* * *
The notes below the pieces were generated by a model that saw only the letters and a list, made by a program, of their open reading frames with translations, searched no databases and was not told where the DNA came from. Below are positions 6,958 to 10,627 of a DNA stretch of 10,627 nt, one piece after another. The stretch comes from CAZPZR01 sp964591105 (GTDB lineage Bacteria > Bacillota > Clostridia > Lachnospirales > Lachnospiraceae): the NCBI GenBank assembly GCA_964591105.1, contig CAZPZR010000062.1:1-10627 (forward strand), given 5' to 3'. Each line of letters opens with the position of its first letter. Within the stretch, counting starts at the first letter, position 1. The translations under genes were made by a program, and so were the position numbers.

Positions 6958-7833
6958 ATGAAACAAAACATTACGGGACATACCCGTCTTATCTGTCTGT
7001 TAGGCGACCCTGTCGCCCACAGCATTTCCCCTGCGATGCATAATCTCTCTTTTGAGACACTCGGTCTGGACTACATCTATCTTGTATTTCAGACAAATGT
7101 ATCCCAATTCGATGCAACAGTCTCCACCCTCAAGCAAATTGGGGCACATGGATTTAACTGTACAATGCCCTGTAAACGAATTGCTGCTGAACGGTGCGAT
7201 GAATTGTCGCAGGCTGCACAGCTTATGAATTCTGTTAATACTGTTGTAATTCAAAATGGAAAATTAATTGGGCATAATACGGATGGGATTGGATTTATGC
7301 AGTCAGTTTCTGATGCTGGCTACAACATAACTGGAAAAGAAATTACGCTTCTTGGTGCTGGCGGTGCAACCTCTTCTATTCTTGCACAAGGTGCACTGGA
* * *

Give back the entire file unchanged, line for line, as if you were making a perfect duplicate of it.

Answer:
The notes below the pieces were generated by a model that saw only the letters and a list, made by a program, of their open reading frames with translations, searched no databases and was not told where the DNA came from. Below are positions 6,958 to 10,627 of a DNA stretch of 10,627 nt, one piece after another. The stretch comes from CAZPZR01 sp964591105 (GTDB lineage Bacteria > Bacillota > Clostridia > Lachnospirales > Lachnospiraceae): the NCBI GenBank assembly GCA_964591105.1, contig CAZPZR010000062.1:1-10627 (forward strand), given 5' to 3'. Each line of letters opens with the position of its first letter. Within the stretch, counting starts at the first letter, position 1. The translations under genes were made by a program, and so were the position numbers.

Positions 6958-7833
6958 ATGAAACAAAACATTACGGGACATACCCGTCTTATCTGTCTGT
7001 TAGGCGACCCTGTCGCCCACAGCATTTCCCCTGCGATGCATAATCTCTCTTTTGAGACACTCGGTCTGGACTACATCTATCTTGTATTTCAGACAAATGT
7101 ATCCCAATTCGATGCAACAGTCTCCACCCTCAAGCAAATTGGGGCACATGGATTTAACTGTACAATGCCCTGTAAACGAATTGCTGCTGAACGGTGCGAT
7201 GAATTGTCGCAGGCTGCACAGCTTATGAATTCTGTTAATACTGTTGTAATTCAAAATGGAAAATTAATTGGGCATAATACGGATGGGATTGGATTTATGC
7301 AGTCAGTTTCTGATGCTGGCTACAACATAACTGGAAAAGAAATTACGCTTCTTGGTGCTGGCGGTGCAACCTCTTCTATTCTTGCACAAGGTGCACTGGA